I do want to point out that no slight was meant by calling you a lay financial writer. I would not have used the same descriptor to frame your work on energy. But I am mindful that your writing and speaking now is focused very much on markets and financial insider baseball—credit, securities, speculation, bubbles, market behavior— while touching on how that affects us all. You do mention energy, but you are very focused right now on market machinations.

      As a journalist, my aim is to present a picture of a person that accurately reflects their background. Given your speeches on economy I felt that “lay financial writer” best described your foray into that field. Had your comments been far more tipped in the direction of energy inputs and considerations, I would have noted that. In fact, in last month’s issue I used the profile from the ASPO website, which pointed to your energy work in Canada, and then you commented elsewhere (on FB) that you were no longer doing that work, so I changed the interview to note that (Nov issue: http://transitionvoice.com/2010/11/deflated-economy-in-a-talk-with-nicole-foss/ ). Similarly, in my interview with James Howard Kunstler, I indicate that he is not an economist, but an observer of financial goings-on. This is no slight, but rather an journalist’s accurate reflection of his credentials in that field. And it’s certainly not an indication that we only want to talk to Phd’s. However, we will look into your recommendation in the spirit of good will. That doesn’t necessarily make either Kunstler or your observations any less worthy. They are just not those of a trained economist. As journalists we want to provide enough information for our readers to decide for themselves.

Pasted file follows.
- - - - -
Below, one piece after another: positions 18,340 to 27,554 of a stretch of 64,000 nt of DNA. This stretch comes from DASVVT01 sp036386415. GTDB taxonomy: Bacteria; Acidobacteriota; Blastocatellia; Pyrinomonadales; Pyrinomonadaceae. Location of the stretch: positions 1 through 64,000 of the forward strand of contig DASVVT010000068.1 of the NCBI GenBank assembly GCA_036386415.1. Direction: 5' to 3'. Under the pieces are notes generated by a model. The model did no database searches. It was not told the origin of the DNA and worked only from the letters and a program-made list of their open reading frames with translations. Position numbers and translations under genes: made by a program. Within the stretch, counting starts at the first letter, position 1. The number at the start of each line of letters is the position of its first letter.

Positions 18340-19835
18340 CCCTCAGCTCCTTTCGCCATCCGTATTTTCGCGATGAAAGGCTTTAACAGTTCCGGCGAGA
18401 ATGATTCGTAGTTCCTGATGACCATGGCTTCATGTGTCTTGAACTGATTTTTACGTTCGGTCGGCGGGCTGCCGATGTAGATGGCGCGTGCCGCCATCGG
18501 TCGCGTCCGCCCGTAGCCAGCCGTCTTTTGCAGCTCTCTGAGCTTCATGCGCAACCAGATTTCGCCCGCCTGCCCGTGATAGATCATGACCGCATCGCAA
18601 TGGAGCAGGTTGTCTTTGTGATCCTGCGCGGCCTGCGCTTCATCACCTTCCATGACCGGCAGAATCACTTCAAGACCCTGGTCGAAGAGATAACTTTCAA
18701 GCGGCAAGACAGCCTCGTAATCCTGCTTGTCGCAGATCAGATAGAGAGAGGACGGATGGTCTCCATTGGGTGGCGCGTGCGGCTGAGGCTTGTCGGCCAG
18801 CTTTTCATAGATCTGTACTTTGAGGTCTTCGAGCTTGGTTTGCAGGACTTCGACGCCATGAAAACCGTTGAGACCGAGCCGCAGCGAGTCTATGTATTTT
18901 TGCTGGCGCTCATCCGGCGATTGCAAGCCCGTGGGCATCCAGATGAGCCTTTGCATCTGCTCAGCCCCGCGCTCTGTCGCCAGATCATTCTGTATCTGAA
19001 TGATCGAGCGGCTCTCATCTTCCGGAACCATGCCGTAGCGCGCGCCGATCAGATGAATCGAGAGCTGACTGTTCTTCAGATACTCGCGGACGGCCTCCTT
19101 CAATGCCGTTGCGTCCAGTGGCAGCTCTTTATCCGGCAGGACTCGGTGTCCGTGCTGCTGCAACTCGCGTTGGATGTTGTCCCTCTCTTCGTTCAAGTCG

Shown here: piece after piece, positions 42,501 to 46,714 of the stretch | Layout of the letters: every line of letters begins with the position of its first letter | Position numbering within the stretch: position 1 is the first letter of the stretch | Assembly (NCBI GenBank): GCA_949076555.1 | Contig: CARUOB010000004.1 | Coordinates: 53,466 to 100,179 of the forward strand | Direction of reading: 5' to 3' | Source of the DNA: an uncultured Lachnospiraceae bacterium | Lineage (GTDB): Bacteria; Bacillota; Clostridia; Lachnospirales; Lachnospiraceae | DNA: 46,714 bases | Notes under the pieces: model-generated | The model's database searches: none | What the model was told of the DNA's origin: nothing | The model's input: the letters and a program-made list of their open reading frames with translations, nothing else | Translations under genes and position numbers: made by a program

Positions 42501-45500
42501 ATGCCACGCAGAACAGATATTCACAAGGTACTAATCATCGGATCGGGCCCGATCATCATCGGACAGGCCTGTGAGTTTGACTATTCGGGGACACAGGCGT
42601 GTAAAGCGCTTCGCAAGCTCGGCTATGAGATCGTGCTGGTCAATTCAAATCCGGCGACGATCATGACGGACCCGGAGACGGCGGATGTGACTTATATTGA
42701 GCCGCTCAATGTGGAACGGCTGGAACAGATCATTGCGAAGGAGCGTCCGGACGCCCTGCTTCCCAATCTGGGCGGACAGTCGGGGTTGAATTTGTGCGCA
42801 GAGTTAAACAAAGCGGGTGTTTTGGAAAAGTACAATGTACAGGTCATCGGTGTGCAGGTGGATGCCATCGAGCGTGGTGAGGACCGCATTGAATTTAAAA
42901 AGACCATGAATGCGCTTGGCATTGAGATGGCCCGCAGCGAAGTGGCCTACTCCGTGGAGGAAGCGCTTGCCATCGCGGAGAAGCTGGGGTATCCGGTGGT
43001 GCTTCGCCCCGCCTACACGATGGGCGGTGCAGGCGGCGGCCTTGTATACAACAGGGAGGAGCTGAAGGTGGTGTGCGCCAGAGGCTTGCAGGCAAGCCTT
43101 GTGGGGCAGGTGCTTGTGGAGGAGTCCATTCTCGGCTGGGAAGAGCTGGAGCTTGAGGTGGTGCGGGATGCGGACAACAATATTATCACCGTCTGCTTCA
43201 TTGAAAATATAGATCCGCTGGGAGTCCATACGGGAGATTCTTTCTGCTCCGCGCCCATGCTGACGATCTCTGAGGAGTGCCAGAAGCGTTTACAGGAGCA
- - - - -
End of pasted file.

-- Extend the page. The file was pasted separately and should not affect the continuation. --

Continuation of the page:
On that note, you allege that you were misquoted in the item above. That is a matter you would have to take up with Helen Loughrey, the writer of the piece on you, Dec: http://transitionvoice.com/2010/12/nicole-foss-extended-interview/ Loughrey told me that she had an extended telephone interview with you that she taped, and that what is on that unedited version is a direct transcript of the conversation. If you were misquoted, it was not by me, as I took the quote directly from Loughrey’s piece with no changes. I do need to stand by my writers, and she did tell me this was a direct transcript of a phone conversation.

      In using your quotes and views in this piece my intention was only to illustrate that while Mr. Rubin has his views, not everyone agrees. In fact I asked Kunstler his view (Dec. Transition Voice: http://transitionvoice.com/2010/12/interview-james-howard-kunstler/) and he agrees with you that markets are playing a more immediate role and one that is revealing a fundamental crisis in the legitimacy of government.

      I do extend the invitation for you to write an original piece for Transition Voice on your views, or on any topic of your choosing. Our aim is not to assert the unequivocal truth, nor even the truth as we might see it. But rather to explore, question, promote, dissect, profile, investigate, muse, introduce, challenge, etc.

      All my best,

      Lindsay Curren
      Editor
      Transition Voice